Sunday, February 10, 2008

Blue Period

Was it just me, or was the world of The New Yorker briefly, but intensely sexual a few weeks back?

There was Carolita's saucy and excellent rejection which was smart, timely and had a political edge - and is both like and unlike a similar cartoon in this week's magazine. Carolita voicing the cynicism of the woman on the street, Cheney suggesting the irresponsibility at the top.

Regular reader, Lagusta, blushed over another suggestive cartoon, by Roz Chast, less explicit, but that was the joke.

Lagusta mentions too, that the same issue included "fascinating women artists being fascinating artists, no modifier necessary!" Could she really mean Judith Thurman's biographical essay on photog and girl-about-town, Lee Miller? Which seemed to me was all about how Miller's work, and life, were entirely circumscribed, and, as it so often happens, enriched, by her dark and complicated gender identity and sexuality.

Whether or not Thurman's article treats these issues with the gravity and insight they call for is for each reader to decide.

Also in the eye of the beholder - Emdashes' response to the Currin images. I swear I had no idea what she was was talking about. Oh, that. I think I buy into that whole if it isn't a photograph it isn't pornography thing. Which is a total lie, in so many ways, but there it is.

And then there were the bodies that Lauren Collins offered us. Safe to enjoy - in their literary form - without, perhaps, attracting leers from commuters or questions from small children.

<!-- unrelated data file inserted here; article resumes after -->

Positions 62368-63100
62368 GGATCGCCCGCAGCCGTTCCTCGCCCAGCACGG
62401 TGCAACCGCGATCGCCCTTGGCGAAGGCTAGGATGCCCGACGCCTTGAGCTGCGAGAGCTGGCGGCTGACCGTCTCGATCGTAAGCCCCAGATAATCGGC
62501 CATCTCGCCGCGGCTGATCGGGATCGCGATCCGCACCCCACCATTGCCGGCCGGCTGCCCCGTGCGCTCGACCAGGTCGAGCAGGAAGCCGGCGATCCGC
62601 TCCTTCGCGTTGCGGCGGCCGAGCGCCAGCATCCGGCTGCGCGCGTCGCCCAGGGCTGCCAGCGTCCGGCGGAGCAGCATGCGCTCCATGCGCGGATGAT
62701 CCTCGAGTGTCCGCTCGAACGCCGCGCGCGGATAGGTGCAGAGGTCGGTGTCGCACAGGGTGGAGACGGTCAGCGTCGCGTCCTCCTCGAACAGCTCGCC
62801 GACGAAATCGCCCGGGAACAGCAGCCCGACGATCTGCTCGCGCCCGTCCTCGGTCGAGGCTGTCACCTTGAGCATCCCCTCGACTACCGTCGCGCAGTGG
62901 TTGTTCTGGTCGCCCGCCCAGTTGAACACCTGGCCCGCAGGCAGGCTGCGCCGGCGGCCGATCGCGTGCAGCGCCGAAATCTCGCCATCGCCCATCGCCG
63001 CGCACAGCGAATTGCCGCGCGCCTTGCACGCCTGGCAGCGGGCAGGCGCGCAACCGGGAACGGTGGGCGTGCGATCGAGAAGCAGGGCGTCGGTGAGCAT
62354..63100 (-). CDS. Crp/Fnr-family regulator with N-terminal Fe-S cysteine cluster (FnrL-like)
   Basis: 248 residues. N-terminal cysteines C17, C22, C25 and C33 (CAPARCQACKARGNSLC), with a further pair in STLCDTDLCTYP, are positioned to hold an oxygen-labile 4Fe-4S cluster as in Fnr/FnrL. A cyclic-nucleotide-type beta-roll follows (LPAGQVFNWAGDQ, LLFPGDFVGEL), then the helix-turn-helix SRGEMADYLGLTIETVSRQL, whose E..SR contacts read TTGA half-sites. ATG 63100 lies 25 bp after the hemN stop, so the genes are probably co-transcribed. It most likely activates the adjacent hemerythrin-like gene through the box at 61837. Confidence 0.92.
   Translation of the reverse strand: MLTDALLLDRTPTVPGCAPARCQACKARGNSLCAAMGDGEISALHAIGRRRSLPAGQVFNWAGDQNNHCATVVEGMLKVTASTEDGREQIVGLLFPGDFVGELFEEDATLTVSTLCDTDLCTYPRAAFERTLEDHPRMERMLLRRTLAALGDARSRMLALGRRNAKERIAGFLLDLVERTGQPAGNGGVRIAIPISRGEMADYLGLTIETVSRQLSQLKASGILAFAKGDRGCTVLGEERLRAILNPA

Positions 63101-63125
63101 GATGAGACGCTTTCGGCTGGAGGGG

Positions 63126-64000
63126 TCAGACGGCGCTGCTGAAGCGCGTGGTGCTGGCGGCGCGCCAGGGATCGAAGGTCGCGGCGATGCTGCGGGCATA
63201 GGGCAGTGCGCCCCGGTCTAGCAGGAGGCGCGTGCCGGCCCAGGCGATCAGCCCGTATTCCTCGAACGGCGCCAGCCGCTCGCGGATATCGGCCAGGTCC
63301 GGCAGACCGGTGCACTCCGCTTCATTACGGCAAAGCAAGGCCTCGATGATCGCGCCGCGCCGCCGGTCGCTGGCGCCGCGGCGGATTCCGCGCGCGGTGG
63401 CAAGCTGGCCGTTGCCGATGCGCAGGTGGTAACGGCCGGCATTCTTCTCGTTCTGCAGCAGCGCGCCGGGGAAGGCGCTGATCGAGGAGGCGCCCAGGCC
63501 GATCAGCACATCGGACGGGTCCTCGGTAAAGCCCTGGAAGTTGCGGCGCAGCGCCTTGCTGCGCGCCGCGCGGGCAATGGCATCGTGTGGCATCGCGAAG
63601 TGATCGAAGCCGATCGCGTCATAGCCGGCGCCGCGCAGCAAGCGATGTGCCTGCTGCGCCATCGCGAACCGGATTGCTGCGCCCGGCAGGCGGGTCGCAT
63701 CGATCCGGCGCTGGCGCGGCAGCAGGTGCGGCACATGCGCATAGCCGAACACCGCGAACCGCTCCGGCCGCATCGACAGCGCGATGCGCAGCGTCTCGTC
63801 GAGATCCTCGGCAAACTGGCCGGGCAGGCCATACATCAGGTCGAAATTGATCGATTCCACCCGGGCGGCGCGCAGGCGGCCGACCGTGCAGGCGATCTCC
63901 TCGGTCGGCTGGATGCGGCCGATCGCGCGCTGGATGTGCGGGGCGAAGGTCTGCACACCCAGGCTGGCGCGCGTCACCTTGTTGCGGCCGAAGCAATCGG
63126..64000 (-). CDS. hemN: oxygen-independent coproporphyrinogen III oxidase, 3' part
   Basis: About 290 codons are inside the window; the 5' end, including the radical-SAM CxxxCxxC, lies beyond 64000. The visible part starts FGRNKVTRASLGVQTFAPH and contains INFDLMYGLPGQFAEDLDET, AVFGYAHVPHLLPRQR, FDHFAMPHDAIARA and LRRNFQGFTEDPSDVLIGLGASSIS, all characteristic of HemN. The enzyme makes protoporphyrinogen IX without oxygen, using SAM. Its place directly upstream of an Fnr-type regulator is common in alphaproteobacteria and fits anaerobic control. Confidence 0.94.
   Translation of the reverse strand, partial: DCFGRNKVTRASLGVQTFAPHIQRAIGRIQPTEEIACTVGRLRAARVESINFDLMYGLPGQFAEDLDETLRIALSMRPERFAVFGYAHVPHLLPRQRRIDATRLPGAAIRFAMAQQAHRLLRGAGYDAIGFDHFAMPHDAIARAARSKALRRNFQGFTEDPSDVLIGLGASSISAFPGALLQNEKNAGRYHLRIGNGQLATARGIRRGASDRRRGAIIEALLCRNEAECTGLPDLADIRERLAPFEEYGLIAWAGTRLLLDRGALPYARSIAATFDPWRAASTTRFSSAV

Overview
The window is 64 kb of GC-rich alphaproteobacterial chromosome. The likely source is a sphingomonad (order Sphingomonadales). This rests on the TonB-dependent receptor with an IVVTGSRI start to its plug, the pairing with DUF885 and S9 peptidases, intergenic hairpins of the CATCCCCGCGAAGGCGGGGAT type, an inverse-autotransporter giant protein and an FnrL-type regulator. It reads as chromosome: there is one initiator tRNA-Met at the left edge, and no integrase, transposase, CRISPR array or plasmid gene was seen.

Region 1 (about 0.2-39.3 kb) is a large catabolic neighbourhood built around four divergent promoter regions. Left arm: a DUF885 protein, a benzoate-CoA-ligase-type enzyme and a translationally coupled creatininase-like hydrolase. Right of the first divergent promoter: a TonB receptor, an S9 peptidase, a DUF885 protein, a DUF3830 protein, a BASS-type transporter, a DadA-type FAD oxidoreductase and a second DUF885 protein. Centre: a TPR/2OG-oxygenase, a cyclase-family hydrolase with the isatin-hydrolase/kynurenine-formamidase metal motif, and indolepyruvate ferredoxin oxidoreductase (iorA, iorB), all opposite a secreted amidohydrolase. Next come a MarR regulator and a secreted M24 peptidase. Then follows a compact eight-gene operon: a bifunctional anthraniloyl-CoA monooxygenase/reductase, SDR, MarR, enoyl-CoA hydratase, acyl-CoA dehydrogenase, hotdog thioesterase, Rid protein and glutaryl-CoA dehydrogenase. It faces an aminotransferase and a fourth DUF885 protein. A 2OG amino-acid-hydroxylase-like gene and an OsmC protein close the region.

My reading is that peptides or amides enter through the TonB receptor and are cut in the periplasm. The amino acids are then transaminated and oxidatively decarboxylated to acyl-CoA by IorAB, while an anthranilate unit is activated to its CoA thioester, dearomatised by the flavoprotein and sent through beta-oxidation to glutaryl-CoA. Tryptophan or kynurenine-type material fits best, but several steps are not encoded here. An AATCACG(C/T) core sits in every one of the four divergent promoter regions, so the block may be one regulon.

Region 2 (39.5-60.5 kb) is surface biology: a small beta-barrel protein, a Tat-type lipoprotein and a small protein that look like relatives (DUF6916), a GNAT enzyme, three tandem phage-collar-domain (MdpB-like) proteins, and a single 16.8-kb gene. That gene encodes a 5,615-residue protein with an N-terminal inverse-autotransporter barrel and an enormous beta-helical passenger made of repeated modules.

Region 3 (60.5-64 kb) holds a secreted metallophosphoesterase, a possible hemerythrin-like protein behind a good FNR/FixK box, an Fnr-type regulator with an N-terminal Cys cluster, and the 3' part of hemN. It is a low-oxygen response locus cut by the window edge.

Thursday, February 07, 2008

Seen and Heard

The Determined Dilettante's Coney Island Anti-Nostalgia (I wish there were a real word for this. Is there?) is bracing as the sea air on a spring day. Singer claims, "Kitsch nixes nostalgia." Since when? Some of the images are Online Only.

Jossip's digest of this week's New Yorker is a little harder to read. I can't quite catch the tone. And will paid labor really produce a regular, weekly feature, where our heartfelt labors of love have faltered? Faltered in a good way, of course.

Friday, February 01, 2008

David Denbyisms

There are lots of interesting things to note in and about TNY of late and I wish I could but I don't have the time. But here's one I can't ignore: I just read Denby's [whoops, not Denby, Lane's] Jan 14 review of the film The Orphanage, a wildly unweildy film I actually saw. Anyway, in the middle of his review he refines his [Denby's] old Knocked Up argument down to the fine point of aphorism,

"Carole Lombard would have taken one sip of a film like that and tipped it down the sink."

At that level of abstraction, and in hindsight, I totally agree.